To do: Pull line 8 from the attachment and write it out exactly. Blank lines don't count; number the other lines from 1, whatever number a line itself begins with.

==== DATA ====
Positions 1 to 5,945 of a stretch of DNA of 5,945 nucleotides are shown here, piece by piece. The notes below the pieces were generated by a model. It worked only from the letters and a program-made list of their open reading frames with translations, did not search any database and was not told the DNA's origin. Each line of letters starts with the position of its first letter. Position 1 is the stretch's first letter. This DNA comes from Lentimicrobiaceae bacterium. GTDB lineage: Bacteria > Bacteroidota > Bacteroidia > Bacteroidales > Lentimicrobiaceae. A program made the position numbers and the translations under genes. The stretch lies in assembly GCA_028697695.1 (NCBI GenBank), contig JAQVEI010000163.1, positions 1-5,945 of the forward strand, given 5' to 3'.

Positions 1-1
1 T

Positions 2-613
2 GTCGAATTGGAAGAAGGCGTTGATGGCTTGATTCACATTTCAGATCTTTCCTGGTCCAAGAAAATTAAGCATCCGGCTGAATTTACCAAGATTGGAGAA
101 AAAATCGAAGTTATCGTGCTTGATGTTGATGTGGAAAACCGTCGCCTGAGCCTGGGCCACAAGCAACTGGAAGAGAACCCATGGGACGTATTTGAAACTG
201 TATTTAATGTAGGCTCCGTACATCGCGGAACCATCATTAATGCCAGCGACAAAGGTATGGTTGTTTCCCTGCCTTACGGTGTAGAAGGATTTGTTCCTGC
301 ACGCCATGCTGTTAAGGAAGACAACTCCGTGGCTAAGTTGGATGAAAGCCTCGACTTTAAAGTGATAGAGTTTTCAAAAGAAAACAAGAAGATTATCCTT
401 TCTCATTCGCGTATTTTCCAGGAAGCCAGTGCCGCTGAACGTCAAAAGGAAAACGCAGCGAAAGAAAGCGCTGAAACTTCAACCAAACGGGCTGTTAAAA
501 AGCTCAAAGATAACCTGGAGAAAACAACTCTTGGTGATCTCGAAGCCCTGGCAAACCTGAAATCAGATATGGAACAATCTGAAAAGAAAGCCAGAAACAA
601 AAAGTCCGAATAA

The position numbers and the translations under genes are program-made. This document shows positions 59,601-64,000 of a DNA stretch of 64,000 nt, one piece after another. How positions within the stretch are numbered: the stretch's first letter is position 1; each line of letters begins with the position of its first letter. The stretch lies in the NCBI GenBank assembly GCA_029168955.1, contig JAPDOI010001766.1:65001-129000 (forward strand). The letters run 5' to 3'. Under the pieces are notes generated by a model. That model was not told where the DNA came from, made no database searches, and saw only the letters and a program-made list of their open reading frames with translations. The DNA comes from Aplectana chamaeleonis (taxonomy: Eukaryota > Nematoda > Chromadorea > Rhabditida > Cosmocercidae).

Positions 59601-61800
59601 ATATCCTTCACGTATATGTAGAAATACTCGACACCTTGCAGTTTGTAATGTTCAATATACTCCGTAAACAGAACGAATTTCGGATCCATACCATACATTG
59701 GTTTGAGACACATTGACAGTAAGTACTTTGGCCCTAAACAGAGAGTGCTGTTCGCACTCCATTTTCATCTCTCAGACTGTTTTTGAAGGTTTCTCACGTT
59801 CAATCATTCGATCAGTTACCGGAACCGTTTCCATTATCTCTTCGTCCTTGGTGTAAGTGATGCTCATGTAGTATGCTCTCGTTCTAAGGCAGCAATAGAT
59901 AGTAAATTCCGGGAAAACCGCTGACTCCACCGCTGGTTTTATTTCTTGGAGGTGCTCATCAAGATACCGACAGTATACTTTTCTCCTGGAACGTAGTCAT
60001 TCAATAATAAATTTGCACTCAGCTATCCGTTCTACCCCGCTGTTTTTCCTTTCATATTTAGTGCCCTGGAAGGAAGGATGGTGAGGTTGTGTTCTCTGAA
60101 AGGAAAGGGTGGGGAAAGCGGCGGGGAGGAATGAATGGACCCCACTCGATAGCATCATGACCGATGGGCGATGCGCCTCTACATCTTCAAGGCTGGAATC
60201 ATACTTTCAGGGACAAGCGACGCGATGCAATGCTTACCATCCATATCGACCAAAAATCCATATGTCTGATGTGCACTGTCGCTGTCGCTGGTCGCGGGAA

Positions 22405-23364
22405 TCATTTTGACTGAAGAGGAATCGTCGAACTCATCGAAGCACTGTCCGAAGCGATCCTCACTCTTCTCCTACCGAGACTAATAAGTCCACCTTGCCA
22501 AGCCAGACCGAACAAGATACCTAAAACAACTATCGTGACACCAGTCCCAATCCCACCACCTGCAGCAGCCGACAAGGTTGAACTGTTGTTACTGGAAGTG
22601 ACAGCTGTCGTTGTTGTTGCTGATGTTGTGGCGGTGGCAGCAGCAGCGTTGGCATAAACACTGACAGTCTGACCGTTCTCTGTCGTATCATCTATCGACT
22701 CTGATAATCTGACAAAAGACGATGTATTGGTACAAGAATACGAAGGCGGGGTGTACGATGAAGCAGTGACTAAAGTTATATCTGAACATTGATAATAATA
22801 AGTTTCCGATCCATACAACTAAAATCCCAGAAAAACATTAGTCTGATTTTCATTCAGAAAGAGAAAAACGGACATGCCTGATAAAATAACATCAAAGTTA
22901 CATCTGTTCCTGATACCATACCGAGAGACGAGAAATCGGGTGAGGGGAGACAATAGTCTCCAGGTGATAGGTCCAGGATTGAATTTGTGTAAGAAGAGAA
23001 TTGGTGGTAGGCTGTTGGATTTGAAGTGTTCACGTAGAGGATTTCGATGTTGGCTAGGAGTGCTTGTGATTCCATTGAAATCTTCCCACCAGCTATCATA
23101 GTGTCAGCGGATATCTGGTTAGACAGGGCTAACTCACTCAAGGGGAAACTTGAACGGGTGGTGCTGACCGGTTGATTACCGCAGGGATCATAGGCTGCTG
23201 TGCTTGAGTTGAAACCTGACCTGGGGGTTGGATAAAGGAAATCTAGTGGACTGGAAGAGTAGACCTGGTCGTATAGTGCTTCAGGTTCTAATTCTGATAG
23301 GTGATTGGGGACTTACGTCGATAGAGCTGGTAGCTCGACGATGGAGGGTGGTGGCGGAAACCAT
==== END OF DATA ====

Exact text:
301 ACGCCATGCTGTTAAGGAAGACAACTCCGTGGCTAAGTTGGATGAAAGCCTCGACTTTAAAGTGATAGAGTTTTCAAAAGAAAACAAGAAGATTATCCTT